I believe that every person with PTSD or not had difficulties with relationships because we are human.  We don’t see things the same way.  We don’t respond to stress in the same way. We all have different expectations.  However, PTSD and trauma can add layers of difficulty that can be difficult to cut through.  Me in a rage causes massive problems with my relationships.  Either they get yelled at when they don’t deserve it or they don’t understand how to help me. This webpage answers a few questions.

How does trauma affect relationships?

After I had cancer, my husband and I had one of the worse arguments in our marriage.  He was confused by my behavior and pointed out that I was behaving differently.  I blew up.  Of course I was behaving differently the things that I used to think were important seemed trivial when compared to the cancer.  Many things that didn’t bug me seemed like fingernails on chalkboard to me.  It was difficult.  The trauma of cancer changed my responses with no map or clue how my husband could understand the changes.  That is one part of living with someone that went through a traumatic experience.  Another aspects were the difficulties I had with trust, boundaries, communication, and other symptoms of PTSD also interfere with relationships.  I feel like every relationship I need to fight through a thorny hedge like Sleeping Beauties castle.  A lot of people don’t want to take the time to get past all my prickly guards.  The article points out that the behavior-response cycle can spiral down creating a destructive pattern that needs to be broken for the relationship to survive.

How might trauma survivors react?

This is a multifaceted answer.  No two trauma survivors respond exactly the same way.  The one thing that loved ones of survivors agree on is the person experiencing trauma changes.  For me this is a ‘No Duh’ statement.  The reason trauma is called a life changing experience is because the people experiencing the trauma change.  I believe it would be really spooky if a person is not affected by trauma.  Unfortunately the extreme ways a survivor may respond is bewildering.  Some dissociate, deny events happened, or generally check out as a way of coping with trauma.  Others become clingy, demanding to know other people every move, and overprotective.  A survivor maybe so focused on surviving that other people are just distant blips on their radar.  The article doesn’t talk about those that are in long term abuse situations with their on list of problems with boundaries, intimacy, people pleasing, nightmares, sleepwalking, and the list goes on.  Sadly, many survivor turn to self destructive behaviors alcohol, drugs, promiscuity, cutting, eating disorders, and suicide.  These are the scary realities of a survivor.

How might loved ones react?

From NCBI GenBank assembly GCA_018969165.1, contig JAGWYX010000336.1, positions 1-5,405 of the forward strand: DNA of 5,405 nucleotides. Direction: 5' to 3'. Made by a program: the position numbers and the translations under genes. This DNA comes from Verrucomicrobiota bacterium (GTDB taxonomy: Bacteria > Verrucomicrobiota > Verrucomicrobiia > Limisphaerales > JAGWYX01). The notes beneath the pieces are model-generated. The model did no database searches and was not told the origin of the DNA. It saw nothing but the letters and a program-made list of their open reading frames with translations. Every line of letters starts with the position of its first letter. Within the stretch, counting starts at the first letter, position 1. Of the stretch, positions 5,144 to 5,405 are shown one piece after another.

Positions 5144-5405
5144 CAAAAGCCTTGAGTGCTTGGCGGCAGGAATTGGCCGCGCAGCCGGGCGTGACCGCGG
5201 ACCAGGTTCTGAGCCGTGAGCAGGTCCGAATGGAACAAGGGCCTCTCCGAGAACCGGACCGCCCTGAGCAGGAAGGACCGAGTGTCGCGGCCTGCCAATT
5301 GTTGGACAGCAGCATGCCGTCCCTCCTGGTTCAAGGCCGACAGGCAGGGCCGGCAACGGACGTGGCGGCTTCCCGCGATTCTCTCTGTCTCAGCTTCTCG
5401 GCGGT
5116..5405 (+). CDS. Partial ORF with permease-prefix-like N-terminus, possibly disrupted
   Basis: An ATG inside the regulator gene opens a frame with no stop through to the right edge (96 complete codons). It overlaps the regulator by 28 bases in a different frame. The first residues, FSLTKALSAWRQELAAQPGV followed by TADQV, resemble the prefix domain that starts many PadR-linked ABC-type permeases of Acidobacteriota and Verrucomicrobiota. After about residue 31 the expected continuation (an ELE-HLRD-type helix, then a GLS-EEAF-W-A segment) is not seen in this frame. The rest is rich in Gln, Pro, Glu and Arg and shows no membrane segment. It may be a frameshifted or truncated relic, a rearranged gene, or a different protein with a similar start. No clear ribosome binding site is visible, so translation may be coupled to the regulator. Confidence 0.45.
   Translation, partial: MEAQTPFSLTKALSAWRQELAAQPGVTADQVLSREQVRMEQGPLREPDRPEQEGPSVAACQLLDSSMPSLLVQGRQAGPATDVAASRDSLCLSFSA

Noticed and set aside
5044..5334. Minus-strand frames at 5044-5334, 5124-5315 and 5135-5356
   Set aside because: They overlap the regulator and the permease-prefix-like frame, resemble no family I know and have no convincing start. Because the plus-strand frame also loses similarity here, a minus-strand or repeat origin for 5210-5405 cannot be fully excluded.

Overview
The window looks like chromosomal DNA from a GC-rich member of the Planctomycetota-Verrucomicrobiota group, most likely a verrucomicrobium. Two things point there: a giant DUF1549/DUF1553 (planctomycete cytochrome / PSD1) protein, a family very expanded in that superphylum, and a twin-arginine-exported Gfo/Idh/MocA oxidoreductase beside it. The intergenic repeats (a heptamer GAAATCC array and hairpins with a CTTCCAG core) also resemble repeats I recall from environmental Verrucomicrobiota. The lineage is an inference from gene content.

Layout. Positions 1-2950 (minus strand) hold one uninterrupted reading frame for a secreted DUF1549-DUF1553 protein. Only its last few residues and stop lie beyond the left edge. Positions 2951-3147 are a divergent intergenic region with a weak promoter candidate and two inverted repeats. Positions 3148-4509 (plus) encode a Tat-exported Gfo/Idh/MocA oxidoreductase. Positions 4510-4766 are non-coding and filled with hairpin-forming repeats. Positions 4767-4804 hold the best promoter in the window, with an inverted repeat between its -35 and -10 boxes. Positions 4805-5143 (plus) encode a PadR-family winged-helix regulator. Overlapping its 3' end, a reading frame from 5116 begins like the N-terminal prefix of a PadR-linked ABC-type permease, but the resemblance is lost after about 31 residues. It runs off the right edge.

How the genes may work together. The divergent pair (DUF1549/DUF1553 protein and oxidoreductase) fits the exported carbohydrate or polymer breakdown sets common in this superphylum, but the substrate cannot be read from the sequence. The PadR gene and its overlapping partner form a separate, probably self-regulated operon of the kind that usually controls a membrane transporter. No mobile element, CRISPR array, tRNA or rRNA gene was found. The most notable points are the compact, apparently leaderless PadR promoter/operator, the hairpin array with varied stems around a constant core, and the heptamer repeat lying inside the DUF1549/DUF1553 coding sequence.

I will quote the article on this one:

 “Partners, friends, or family members may feel hurt, cut off, or down because the survivor has not been able to get over the trauma. Loved ones may become angry or distant toward the survivor. They may feel pressured, tense, and controlled. The survivor’s symptoms can make a loved one feel like he or she is living in a war zone or in constant threat of danger. Living with someone who has PTSD can sometimes lead the partner to have some of the same feelings of having been through trauma.”


Basically survivor’s relationships will have challenges.  However, in my opinion, not impossible to over come those challenges.

This next part of the article is well said and I don’t believe me paraphrasing will improve it.  Maybe because it is a little close to home for me.  Length of time and age of survivor can add layers of impact that add to the list of symptoms.

Trauma types and relationships

Certain types of “man-made” traumas can have a more severe effect on relationships. These traumas include:

  • Childhood sexual and physical abuse
  • Rape
  • Domestic violence
  • Combat
  • Terrorism
  • Genocide
  • Torture
  • Kidnapping
  • Prisoner of war

Survivors of man-made traumas often feel a lasting sense of terror, horror, endangerment, and betrayal. These feelings affect how they relate to others. They may feel like they are letting down their guard if they get close to someone else and trust them. This is not to say a survivor never feels a strong bond of love or friendship. However, a close relationship can also feel scary or dangerous to a trauma survivor.


Do all trauma survivors have relationship problems?

No.  Some people do not have PTSD and the array of symptoms that cause problems for those that do.  The article has several good suggestions that a person with PTSD can do.

People with PTSD can create and maintain good relationships by:

  • Building a personal support network to help cope with PTSD while working on family and friend relationships
  • Sharing feelings honestly and openly, with respect and compassion
  • Building skills at problem solving and connecting with others
  • Including ways to play, be creative, relax, and enjoy others

What can be done to help someone who has PTSD?

I highly recommend getting counseling with a therapist that understands PTSD.  Learning to build healthy relationships is a skill that can be learned.  I am thankful for my counselors that taught me about self care, boundaries, negotiations, assertiveness, and many other basic skills that I missed getting because I was too busy trying to survive.  There is life after trauma with or without PTSD.  Overcoming the affects are a long term challenge but I believe I am worth fighting for and so are you.




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